Earlier today, the U.S. International Trade Commission (ITC) announced a pilot program that will allow Administrative Law Judges (ALJs) to issue interim Initial Determinations (IDs) on fewer than all issues in Section 337 investigations. The announcement can be found here. The pilot program is part of the ITC’s ongoing efforts to expeditiously resolve Section 337 investigations, either through resolution of issues on the merits or by facilitating settlement. The pilot program will apply to all investigations instituted on or after May 12, 2021, and to investigations instituted prior to May 12, 2021 at the discretion of the ALJ.
Under the pilot program, ALJs can issue interim IDs focused on case-dispositive issues or significant issues that may facilitate settlement, in advance of the main evidentiary hearing. Possible issues may include infringement, patent invalidity, patent eligibility, standing, and/or the domestic industry requirement. ALJs will have discretion to decide whether to utilize the program for a particular issue. ALJs will also have discretion to modify the Procedural Schedule in an investigation in the pilot program, including suspension of discovery and the Procedural Schedule with regard to other issues, so long as the modifications do not violate the ITC’s statutory obligation to resolve Section 337 investigations at the “earliest practicable time.”
Key features of the pilot program procedures include:
- Interim IDs will issue no later than 45 days before the scheduled start of the main evidentiary hearing in the investigation.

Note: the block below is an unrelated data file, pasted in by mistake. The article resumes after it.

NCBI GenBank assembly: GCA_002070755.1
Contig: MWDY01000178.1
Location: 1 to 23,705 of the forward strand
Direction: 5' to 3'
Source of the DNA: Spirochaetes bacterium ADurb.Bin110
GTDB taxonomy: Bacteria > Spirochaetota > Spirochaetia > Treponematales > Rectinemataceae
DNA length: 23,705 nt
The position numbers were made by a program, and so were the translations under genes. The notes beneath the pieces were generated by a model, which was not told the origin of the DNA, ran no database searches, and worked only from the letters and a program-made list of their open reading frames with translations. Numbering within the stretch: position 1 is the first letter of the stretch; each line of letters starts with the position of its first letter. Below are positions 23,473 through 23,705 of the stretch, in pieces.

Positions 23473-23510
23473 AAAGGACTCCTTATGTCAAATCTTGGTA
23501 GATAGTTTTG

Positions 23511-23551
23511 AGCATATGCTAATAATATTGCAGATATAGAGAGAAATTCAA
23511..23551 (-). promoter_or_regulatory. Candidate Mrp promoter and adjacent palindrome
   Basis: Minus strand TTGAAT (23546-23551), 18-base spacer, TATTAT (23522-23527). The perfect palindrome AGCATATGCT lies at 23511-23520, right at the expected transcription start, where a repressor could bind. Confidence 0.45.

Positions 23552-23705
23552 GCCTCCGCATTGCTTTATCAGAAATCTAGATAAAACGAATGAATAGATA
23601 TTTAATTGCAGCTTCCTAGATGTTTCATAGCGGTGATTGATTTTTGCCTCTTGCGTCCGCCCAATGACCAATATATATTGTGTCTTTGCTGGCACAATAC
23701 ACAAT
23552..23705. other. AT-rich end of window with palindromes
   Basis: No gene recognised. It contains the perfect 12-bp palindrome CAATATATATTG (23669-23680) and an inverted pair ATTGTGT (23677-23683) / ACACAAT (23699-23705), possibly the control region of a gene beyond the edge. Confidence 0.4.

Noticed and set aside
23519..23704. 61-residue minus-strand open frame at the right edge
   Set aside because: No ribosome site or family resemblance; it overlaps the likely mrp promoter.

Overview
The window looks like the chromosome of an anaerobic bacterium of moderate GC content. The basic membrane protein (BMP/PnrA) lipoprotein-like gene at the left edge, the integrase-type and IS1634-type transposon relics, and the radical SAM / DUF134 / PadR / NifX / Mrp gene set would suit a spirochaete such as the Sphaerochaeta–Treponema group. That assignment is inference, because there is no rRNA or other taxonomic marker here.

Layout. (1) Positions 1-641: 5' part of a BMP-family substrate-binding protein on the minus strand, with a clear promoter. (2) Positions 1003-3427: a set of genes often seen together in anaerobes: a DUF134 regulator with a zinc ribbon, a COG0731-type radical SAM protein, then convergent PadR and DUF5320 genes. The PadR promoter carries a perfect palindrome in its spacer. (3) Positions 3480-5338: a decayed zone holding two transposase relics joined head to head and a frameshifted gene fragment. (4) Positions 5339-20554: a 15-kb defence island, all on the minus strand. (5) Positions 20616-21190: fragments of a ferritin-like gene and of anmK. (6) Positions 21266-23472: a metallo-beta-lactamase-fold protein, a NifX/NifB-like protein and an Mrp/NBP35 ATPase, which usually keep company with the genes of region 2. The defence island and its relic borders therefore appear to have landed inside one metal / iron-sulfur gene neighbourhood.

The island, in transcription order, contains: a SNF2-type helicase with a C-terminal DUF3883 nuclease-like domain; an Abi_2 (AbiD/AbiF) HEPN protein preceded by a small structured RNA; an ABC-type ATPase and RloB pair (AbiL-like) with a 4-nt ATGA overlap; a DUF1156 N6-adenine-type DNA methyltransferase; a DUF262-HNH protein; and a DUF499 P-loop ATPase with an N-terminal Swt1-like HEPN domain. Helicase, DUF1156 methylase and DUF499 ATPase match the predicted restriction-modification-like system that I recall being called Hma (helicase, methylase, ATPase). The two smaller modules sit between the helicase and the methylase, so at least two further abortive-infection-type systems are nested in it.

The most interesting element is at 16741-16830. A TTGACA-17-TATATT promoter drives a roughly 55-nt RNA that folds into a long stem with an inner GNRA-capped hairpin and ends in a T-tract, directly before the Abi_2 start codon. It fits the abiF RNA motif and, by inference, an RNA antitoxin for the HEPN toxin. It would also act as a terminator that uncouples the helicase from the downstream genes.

- The ALJ will develop a factual record, hold an evidentiary hearing and receive briefing on the discrete issues that are part of the pilot program.
- The ALJ will issue an interim ID on these discrete issues, which will be subject to petitions for Commission review and resolution.
- The Commission will determine whether to review an interim ID within 45 days of issuance, and resolve any review within another 45 days.
Feedback from ALJs, the Office of Unfair Import Investigations (OUII), members of the ITC bar, and private parties are welcome throughout the pilot program. After two years, the ITC will decide whether to promulgate procedural rules governing interim IDs.
The pilot program process is similar to that used by the ITC to implement its “100-day proceedings.” The ITC first introduced a pilot program for 100-day proceedings in 2013 and then formally adopted procedures for 100-day proceedings a few years later. However, 100-day proceedings, have not been utilized frequently. Critics note that 100-day proceedings are limited in scope and can be initiated only by the Commission, not by the ALJ. The current pilot program gives the ITC more tools to resolve Section 337 investigations and gives the ALJ more flexibility and control over Section 337 investigations. At the same time, given the tight time constraints of a Section 337 investigation, ALJs might be hesitant to use the pilot program if it is not clear that an issue likely will resolve the case or if resolution of an issue will give an advantage to one party over the other. If both parties agree on the issue to be resolved, ALJs might be more inclined to utilize the pilot program.